RESTAURANTS: Maki-ing it in Kuwait
Mohamad Zeitoun, founder of Japanese-fusion concept Maki, talks earthquakes, iPads and expansion in an exclusive interview with Caterer Middle East
In 2002, Mohamad Zeitoun’s passion for good food drove him to launch the Maki brand – a Japanese fusion cuisine fine dining restaurant placed in a casual location – which unbeknown to him at the time, would take the Middle East by storm.
Since the launch of its first outlet in Kuwait, Maki has added a further three outlets to its Kuwait portfolio as well as expanding into Lebanon, and more recently Bahrain.
But the journey has been far from easy, Zeitoun, tells Caterer Middle East, particularly in Kuwait, one of the region’s lowest crop-producing countries and one that – according to a report by Blominvest – has seen food production fall by US$1.3 million in the last decade.
This naturally has seen Kuwait become a country heavily reliant on imports. But saying that, the F&B market has flourished.
“Many international food experts are unaware of the magnitude and the extent of advancement that the Kuwait F&B market has attained in recent years. Back in the 90s a couple of casual, yet fancy American chain restaurants opening in Kuwait made headline news.
Fast-forward to the year 2012, and you have got yourself a colossal array of local and international restaurants that range from American, to Persian, to Lebanese, to Chinese and Japanese restaurants, and so on and so forth,” says Zeitoun.
Competition quickly grew fierce, with restaurants becoming more sophisticated in their offerings to cater to the rapidly adapting palates of the Kuwaiti residents.
“You could expect to pay an average cheque that ranges from KD6.000 (US $21) to KD10.000 (US $35) at most casual and upper casual restaurants,” says Zeitoun, with $35 being the most customers would pay at outlets like this.
OVERVIEW: Five ‘need to know’ facts about Mohamad Zeitoun
Previous job: Prior to 2002 I worked in the advertising industry.
Best career move: Leaving my 9-5 corporate job to start Maki.
Most feared scenario: To be restricted on ingredients, or even have to close down because of force majeure.
Worst meal: There were a few of them, so I cannot name one...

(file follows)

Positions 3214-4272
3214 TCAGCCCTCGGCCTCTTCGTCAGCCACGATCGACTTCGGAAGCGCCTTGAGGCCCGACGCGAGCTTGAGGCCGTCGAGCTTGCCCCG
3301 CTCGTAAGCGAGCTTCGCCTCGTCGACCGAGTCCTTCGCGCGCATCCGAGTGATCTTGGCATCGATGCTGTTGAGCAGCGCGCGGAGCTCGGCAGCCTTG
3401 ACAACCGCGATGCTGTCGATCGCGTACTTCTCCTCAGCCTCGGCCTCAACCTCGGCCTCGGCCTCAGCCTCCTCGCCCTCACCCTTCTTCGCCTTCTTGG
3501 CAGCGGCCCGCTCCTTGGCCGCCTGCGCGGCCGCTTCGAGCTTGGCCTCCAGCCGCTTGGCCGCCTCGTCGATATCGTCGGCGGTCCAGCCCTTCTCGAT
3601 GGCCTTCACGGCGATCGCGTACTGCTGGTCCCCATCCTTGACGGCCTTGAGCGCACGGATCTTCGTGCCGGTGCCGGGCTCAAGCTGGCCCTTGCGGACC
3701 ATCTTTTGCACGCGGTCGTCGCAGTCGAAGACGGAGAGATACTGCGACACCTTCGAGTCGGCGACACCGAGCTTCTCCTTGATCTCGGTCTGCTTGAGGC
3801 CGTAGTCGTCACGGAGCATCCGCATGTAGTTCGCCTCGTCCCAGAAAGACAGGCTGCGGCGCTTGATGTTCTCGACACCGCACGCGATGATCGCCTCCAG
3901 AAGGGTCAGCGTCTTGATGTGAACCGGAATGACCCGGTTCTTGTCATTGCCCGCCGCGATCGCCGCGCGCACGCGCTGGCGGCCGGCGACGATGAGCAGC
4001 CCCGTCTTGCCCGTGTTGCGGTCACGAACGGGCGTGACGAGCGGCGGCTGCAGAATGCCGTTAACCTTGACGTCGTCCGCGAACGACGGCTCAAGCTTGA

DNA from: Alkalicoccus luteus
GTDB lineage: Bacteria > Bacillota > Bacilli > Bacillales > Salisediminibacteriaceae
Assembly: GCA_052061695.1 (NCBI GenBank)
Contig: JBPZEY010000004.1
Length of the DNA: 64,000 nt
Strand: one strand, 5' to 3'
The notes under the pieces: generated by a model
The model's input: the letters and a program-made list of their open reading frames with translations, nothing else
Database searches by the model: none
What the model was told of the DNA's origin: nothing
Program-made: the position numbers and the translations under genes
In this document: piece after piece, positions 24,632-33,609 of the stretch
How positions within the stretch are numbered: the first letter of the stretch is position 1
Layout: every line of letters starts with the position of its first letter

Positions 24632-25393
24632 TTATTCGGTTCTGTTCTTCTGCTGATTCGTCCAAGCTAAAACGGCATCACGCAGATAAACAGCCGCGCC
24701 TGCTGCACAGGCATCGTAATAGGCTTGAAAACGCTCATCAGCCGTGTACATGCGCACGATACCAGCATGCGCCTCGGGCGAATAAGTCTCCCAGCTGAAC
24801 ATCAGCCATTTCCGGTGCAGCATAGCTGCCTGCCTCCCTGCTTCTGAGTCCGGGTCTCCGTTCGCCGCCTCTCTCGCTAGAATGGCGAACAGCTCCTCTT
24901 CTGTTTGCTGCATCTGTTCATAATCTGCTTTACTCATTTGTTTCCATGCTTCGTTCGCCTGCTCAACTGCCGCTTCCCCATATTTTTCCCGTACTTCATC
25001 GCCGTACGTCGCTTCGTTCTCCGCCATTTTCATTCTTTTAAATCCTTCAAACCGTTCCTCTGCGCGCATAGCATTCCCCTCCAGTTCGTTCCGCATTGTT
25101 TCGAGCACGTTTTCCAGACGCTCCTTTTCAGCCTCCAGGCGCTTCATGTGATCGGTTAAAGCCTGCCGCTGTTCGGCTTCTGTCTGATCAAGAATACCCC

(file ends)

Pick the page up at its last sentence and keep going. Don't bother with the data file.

One thing your team doesn’t know about you: That I am a kid at heart. It does not take a lot to make me smile, or make me happy.
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Tailoring to Trends
Maki responded to the market demand by launching a Japanese fusion restaurant, featuring a host of items from foie gras, house-grown extra virgin olive oil, wild thyme, wagyu beef, and truffles.
Zeitoun says menu development was particularly challenging, at a time when Kuwaiti customers were more accustomed to traditional flavours and dishes.
“It had to present very tasty items that were very different to what guests were accustomed to. We incorporated highly refined international ingredients to the already high-quality traditional Japanese ingredients,” he says.
However, the decision served the team well, with the Kuwaiti branches hitting over 800 covers on an average night.
But with Japanese being its predominant offering, bigger problems were around the corner for the successful brand.
In March 2011 a 9.0 earthquake and tsunami struck Japan. In addition to claiming over 15,000 lives it destroyed a substantial amount of the country’s agricultural and fishery areas. This was followed by a nuclear crisis resulting in the subsequent detection of radioactive contamination of food produced in the area near the Fukushima Daiichi Nuclear Plant.
The US heightened its surveillance measures of food coming out of Japan resulting in a drought of most Japanese produce.
“Maki and all F&B establishments saw a major hike in ingredient prices. This trend is on the rise, and causes a lot of constraints on marketing efforts and makes for a massive challenge when it comes to planning product offering,” says Zeitoun.
In addition, worldwide economic constraints have altered eating habits – something Maki has had to adapt towards.
Sharing is Caring
“Due to the introduction of the sharing style by cuisines such as Spanish, Japanese, and Mediterranean, sharing has become a very acceptable and desirable trend,” says Zeitoun.
“Fine dining in the true sense of the meaning is virtually non-existent as far as setting is concerned. Most establishments stay away from set menus fine dining style, and stick to á-la-carte style in a stylish, contemporary setting.”
Another trend that has been picked up on is the customer’s knowledge and demand for social media and modern IT technology integration within the F&B arena. In response – a few years ago in fact – Maki pioneered the use of iPad menus winning wide acclaim from guests, bloggers and critics.
Following its success it was further adapted so customers now don’t need to rely on a waiter taking their order; instead they place the order on the iPad themselves.
“With the recent introduction of the direct-order feature, guests are loving the fact that they can control every aspect of their order,” explains Zeitoun.
Zeitoun suggests Maki plans to keep in touch with these technological advancements and continues to adapt its offering accordingly.
“Maki’s IT specialists have always got something up their sleeves,” he jokes.
More exciting however are Maki’s expansion plans. The brand’s regional success has Zeitoun convinced the rest of the world is ready for it.
“Within the next two years the Maki brand will be taken out of the region into Europe and America,” he assures.